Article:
LA. Sitting in my bedroom looking out at the palms and the sunshine. No matter how you slice it, a sunny day is helpful in every way and a heatwave (to us) is icing. We arrived and fell into the arms of my family, and aside from a 2 1/2 hour wait to see if Scarlet the dog was still alive, all was wonderfully uneventful. The dog made it, albeit incredibly hot and seemingly constipated, and matza ball soup was had by all, including the dog!
My nieces and nephews made their usual welcome home sign, which is still up, and we all slipped back into our parallel universe with ease. Well, the kids did anyway. I, on the other hand, carried my illness across the pond and still couldn’t sleep through the night without the help of codeine. This time my mom organized a visit to a GP that a) took insurance and b) was a pulmonary specialist. You can’t medically move in America without insurance and now most doctors don’t accept any. Insurance companies literally run the business of medicine here.
My mom came with me on the visit. The last time she did this was 13 years ago when I went to the gynecologist thinking that I had a tumor on my ovary, only to find out that I was pregnant…out of wedlock!! Oi vey! My inner dialogue during our wait in the office was a mix between, ‘Please G-d, don’t make me pregnant cuz I’ll have to kill my husband,’ and ‘Please don’t let me have a tumor in my lungs’. Aside from my dramatic flashbacks, I was desperately happy to have my mom next to me, taking over, and making sure I was going to breathe easily again. Amazing how that role play exists no matter how old I get.
The doctor basically agreed with the diagnosis that England’s climate doesn’t suit me but he added another factor; most of his patients living in England have concocted a fungus in their bloodstream that you can be allergic to and can cause asthma and breathing difficulties. You get it from old heaters/heating systems. My mother looked at me at this point with victory in her eyes. Once again, no money was exchanged and professionals were telling her daughter it’s right she moved! I looked away knowing that I’m a fungus-infected, breathless mess who doesn’t have a lot of fight left in her right now.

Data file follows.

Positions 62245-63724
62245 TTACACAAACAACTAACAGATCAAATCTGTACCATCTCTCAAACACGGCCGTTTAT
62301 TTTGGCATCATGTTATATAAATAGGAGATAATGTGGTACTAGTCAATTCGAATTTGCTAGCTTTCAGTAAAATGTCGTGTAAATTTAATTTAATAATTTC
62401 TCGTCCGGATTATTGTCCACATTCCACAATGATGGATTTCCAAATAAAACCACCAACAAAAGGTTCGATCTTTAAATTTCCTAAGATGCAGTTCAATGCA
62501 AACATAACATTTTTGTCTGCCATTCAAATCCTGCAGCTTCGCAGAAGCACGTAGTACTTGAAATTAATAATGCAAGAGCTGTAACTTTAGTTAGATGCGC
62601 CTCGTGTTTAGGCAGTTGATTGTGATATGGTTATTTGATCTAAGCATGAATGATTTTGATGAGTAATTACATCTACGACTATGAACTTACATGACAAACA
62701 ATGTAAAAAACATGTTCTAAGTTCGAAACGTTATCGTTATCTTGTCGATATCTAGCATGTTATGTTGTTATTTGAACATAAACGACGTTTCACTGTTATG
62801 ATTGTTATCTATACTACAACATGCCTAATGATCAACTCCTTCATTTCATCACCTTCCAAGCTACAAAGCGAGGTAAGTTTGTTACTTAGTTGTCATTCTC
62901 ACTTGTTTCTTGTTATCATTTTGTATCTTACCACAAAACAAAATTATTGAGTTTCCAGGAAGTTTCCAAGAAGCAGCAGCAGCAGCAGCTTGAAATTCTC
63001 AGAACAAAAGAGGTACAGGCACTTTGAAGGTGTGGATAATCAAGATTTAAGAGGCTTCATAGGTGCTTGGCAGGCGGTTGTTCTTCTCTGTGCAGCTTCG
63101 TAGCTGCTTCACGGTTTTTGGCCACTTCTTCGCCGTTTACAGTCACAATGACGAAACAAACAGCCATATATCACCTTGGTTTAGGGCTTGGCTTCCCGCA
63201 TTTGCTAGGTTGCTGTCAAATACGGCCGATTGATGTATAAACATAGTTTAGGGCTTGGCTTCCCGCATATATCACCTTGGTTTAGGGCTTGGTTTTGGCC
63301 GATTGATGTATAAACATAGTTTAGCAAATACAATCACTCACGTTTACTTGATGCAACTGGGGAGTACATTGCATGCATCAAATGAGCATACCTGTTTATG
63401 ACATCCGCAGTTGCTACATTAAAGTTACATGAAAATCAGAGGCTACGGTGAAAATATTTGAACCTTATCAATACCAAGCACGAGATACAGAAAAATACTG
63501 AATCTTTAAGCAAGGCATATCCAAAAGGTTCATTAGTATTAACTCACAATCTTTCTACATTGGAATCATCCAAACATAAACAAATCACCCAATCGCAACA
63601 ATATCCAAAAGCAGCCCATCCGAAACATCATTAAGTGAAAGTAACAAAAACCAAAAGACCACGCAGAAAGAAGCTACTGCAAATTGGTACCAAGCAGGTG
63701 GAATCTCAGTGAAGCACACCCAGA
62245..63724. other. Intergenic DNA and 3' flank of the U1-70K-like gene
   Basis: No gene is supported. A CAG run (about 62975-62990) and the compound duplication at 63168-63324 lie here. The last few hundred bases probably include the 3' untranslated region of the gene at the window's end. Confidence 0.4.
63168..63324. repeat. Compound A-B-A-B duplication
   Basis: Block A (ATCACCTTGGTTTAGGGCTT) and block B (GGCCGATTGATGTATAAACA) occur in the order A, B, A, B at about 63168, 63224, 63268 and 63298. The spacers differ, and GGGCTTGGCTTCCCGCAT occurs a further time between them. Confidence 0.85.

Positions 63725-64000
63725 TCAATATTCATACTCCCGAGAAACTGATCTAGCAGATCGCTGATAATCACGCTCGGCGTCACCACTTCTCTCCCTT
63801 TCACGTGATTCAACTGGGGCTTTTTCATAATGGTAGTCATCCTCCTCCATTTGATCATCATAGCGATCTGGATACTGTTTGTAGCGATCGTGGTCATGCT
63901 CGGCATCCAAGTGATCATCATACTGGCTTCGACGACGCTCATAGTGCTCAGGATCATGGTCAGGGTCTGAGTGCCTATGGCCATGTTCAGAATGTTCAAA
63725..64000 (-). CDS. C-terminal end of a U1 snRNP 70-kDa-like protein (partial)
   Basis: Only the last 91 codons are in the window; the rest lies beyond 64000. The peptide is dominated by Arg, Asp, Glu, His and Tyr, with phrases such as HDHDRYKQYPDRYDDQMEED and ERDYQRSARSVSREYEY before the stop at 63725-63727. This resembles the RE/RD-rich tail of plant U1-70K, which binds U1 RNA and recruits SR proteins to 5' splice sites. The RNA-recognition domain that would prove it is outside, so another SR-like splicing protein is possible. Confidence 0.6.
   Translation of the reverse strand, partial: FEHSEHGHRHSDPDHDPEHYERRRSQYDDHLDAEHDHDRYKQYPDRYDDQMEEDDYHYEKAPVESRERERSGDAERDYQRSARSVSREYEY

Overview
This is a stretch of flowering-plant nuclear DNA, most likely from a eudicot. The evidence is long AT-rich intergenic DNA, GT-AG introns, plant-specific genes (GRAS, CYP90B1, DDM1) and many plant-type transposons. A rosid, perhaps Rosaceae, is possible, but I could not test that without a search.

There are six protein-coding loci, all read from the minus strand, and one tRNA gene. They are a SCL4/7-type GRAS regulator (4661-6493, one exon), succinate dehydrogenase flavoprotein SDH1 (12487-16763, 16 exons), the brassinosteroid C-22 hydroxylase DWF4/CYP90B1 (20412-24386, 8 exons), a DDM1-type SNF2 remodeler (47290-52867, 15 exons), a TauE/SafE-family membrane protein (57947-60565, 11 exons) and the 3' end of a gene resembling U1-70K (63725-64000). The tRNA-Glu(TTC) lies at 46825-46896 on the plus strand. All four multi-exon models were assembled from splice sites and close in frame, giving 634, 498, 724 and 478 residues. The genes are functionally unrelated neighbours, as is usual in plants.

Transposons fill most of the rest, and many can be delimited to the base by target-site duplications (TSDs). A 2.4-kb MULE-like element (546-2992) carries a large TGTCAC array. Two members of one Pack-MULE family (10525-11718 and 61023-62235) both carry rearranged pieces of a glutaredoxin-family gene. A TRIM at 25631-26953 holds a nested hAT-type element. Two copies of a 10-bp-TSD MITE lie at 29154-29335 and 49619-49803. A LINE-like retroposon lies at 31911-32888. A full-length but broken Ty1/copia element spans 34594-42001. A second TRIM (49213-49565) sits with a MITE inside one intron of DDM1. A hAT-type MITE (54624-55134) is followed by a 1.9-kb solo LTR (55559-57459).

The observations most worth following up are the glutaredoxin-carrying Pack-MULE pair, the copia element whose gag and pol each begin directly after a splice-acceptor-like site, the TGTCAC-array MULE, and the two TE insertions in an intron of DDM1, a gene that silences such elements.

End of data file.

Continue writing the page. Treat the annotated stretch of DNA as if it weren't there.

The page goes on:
We ended the appt. by giving the doctor a box of cakes, as we were an emergency visit during his lunch break, and I must say those cakes went a long way because he’s called to check in twice in the last week for health updates! Good move, mom.
What I realized, again, is how life just stops when you’re not well. Being ill is all consuming, you can’t move forward, you can’t tick boxes in your endless lists, you can’t think of anything else other than how you are feeling. It’s a boring topic but I can’t get past it right now. I haven’t really reached out to most friends yet because it all feels too much and family are the only ones I feel I can totally bore with the recent color of my phlegm!
It’s over a week on and I am still surrounded by all of our suitcases and every closet and room feels like a project. With a week’s worth of hindsight on my side, I think the only thing that ever stops me in my shoes, truly, is illness. So getting sick has kept my pace incredibly slow and has allowed me some space, which I’m often not great at taking, to get used to being here. I haven’t made the distinction yet that we are not on holiday this time, that we actually moved here. Maybe that’s why I can’t seem to unpack?
We took a trip for a few days to Yosemite National Park – one of America’s finest displays of mountain ranges overlooking a valley full of sequoia trees, oak and pine trees and beautiful meadows. It’s a chance to watch your kids play in a river, building forts and making rock formations, for hours on end. Heaven. But just as I was breathing in the fresh air, I literally ended up choking on it and quickly relapsed into illness. This time I sunk quite low and depression felt like a natural option. But then a shift happened. We got into the car to drive back and I actually felt like I was going home. Not a vacation home, but MY home. And that feeling brought with it a lightness and ease, and the easy breathing started to follow.
A move is a really big deal, no matter what. This move carried a great deal of decisions with it – school, husband’s work, emotional life of everyone, money matters. And although I thought I was doing great, remaining calm and courageous, my body took the stress and turned it into a great mound of sticky, annoying phlegm and placed it on my chest…quite close to my heart. This next week is about clearing that out and cleaning up the mess because next week school starts and let me just say, that will be a world unto itself requiring all of me, for all of them.